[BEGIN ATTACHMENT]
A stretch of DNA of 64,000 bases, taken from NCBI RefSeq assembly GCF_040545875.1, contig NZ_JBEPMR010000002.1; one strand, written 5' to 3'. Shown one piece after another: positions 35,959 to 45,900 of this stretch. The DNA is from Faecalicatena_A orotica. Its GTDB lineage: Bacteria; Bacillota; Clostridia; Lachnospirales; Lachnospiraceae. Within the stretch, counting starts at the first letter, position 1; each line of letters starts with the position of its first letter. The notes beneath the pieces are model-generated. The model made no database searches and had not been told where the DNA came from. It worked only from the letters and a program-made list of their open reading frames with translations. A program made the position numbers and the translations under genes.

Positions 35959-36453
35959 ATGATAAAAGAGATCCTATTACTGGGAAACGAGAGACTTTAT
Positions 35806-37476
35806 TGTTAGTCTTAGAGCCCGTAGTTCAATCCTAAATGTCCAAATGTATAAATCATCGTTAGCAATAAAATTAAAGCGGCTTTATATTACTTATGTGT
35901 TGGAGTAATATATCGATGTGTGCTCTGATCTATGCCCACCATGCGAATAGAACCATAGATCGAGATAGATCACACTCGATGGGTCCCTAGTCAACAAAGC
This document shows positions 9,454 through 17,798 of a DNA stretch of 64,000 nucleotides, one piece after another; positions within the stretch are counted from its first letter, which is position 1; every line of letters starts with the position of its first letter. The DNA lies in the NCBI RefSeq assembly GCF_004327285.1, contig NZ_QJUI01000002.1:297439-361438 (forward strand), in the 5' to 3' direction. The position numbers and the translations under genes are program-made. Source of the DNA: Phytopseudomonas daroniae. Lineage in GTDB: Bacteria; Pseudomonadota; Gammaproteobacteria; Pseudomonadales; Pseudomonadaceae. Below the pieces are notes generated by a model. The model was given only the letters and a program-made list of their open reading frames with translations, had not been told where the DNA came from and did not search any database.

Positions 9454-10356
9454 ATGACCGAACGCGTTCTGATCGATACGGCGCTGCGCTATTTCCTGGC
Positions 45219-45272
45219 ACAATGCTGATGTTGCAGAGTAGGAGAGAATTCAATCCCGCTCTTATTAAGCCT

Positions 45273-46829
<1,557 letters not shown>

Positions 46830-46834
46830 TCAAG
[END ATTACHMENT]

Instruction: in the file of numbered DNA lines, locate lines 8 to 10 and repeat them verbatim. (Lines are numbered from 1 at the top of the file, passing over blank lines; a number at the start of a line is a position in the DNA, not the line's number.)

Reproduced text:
Positions 9454-10356
9454 ATGACCGAACGCGTTCTGATCGATACGGCGCTGCGCTATTTCCTGGC
Positions 45219-45272